How I meet God at the grocery store. {Originally posted 3.1.14}

I made the dreadful mistake of doing my grocery shopping on a Friday afternoon at the end of the month only a day before a predicted ice storm in the South. Dumb? Yes. Surprisingly life-giving? Also, yes.

As an introvert, I find any store exhausting. And yesterday was an all-out war not to just leave my full cart in the middle of the store and come back another day. I was rushing about and ran by the deli counter to have some meat sliced for an upcoming gathering. The poor woman behind the counter had to be at least 70 and shuffled agonizingly slow between the counter and the meat slicer, painstakingly completing my order. I am never bothered by this sort of thing. A slow moment in the middle of a lot of busy moments allows me time to breathe. So I idly stared at the mountains of cheeses and meats behind the glass case and thought about nothing. It was lovely.

When that dear woman placed the last of my bags on the counter, she leaned over and quietly apologized for taking so long in getting the task done. I smiled and told her not to worry. Then she leaned over further and told me she had been fighting a sour stomach all day and wasn’t moving so well as a result.

I met God right then. In the middle of all of that noise and movement, I blinked back my tears, reached my hand across the glass case and took her hand and apologized to her for the fact that she had to work so hard and smell all that food all while sick to her stomach. Feeling her unsteady and wrinkled gloved hand hold mine broke my heart. She rewarded me with a smile. I choked back tears all through the rest of my shopping.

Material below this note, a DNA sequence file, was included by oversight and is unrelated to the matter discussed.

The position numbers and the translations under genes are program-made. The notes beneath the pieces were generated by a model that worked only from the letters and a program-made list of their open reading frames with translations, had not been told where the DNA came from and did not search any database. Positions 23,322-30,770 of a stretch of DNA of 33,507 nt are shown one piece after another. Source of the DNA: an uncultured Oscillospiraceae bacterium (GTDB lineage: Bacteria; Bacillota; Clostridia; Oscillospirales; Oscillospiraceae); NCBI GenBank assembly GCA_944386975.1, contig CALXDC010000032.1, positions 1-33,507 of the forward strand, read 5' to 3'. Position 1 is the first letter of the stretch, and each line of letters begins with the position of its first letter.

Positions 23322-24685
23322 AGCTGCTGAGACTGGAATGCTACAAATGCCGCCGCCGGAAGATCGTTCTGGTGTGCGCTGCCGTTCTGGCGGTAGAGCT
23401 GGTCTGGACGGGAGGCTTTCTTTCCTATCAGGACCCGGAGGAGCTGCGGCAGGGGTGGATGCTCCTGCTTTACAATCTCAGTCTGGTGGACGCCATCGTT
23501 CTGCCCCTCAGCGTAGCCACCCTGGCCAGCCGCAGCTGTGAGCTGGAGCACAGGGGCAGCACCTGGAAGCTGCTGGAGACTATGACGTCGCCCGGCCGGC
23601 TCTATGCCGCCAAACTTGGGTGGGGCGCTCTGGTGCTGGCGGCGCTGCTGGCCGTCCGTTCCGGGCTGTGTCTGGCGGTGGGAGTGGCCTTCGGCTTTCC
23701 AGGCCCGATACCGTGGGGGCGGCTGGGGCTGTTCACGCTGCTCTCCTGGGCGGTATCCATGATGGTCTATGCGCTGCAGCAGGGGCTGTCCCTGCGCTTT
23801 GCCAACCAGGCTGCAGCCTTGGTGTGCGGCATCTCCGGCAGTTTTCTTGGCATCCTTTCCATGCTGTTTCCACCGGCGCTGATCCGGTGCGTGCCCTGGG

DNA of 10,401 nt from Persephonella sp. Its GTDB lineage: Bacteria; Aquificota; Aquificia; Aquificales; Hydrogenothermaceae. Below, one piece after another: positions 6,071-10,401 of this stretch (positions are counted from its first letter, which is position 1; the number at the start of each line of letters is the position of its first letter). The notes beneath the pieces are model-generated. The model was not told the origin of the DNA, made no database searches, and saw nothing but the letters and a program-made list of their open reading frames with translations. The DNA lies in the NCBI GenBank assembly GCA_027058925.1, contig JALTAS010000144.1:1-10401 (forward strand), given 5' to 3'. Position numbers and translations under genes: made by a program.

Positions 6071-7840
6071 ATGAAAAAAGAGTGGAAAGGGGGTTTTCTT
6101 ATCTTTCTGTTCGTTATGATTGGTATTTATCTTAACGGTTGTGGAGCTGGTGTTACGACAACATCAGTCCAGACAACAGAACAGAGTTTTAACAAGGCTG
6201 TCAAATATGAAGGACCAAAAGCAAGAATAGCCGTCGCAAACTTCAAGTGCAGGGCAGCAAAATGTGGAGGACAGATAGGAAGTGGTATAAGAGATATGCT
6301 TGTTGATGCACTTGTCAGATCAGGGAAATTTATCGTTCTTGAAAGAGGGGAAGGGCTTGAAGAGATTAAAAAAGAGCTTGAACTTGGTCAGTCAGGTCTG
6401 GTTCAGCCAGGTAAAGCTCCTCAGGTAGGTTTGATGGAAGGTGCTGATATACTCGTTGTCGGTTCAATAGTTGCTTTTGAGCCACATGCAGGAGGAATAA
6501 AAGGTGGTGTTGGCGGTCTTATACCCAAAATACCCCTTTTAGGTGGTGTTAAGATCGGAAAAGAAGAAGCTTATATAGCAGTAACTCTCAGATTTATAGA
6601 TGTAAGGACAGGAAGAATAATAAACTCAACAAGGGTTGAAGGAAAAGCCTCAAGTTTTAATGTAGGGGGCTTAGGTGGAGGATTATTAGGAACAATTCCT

I told my mum about it later and said that the tenderness I am becoming is both a blessing and a curse. In her usual mum way, she asked, “Wouldn’t you rather be tender?” Well, yes. Yes, of course. I lived the alternative and it was hell. And it was hell to know me then. I’ll never go back…the Lord has promised me that. It’s just that the tenderness makes going to the grocery store harder and harder. I find myself doing crazy things with strangers these days. I have these conversations that do not leave me, conversations with people I will never see again, conversations that leave my heart scarred with the wonder and sorrow simultaneously. A lot of broken and hurting people walk past you in a grocery store aisle. I cry a lot when I get in my car afterward. It has become a minefield and my heart gets blown up every time.

And with every explosion, I meet God. I see Him in their eyes, in their bad teeth, in their worn out shoes, in their cars that barely run, in their wrinkles, in their stories. He waits for me behind the apple display, in the freezer section, over the blocks of cheese and the rows of celery, and even in the parking lot on a few occasions.

He tells me in Matthew 25:35-40, “For I was hungry, and you gave Me something to eat; I was thirsty, and you gave Me something to drink; I was a stranger, and you invited Me in; naked, and you clothed Me; I was sick, and you visited Me; I was in prison, and you came to Me.’ Then the righteous will answer Him, ‘Lord, when did we see You hungry, and feed You, or thirsty, and give You something to drink? And when did we see You a stranger, and invite You in, or naked, and clothe You? When did we see You sick, or in prison, and come to You?’ The King will answer and say to them, ‘Truly I say to you, to the extent that you did it to one of these brothers of Mine, even the least of them, you did it to Me.’

I believe this. I believe we show our love for the Lord in how we treat others. Man, that’s hard. I would make a really good Pharisee – all talk and show and Bible verses and hardly any effort. It would be so easy.

But all I can muster up is being a sorry sinner who loves and fails and loves and fails and loves and fails. The gratefulness and happy beautiful mess that is loving people who would be easier to ignore feels like worship somehow. And I keep meeting God at the grocery store. Amen.

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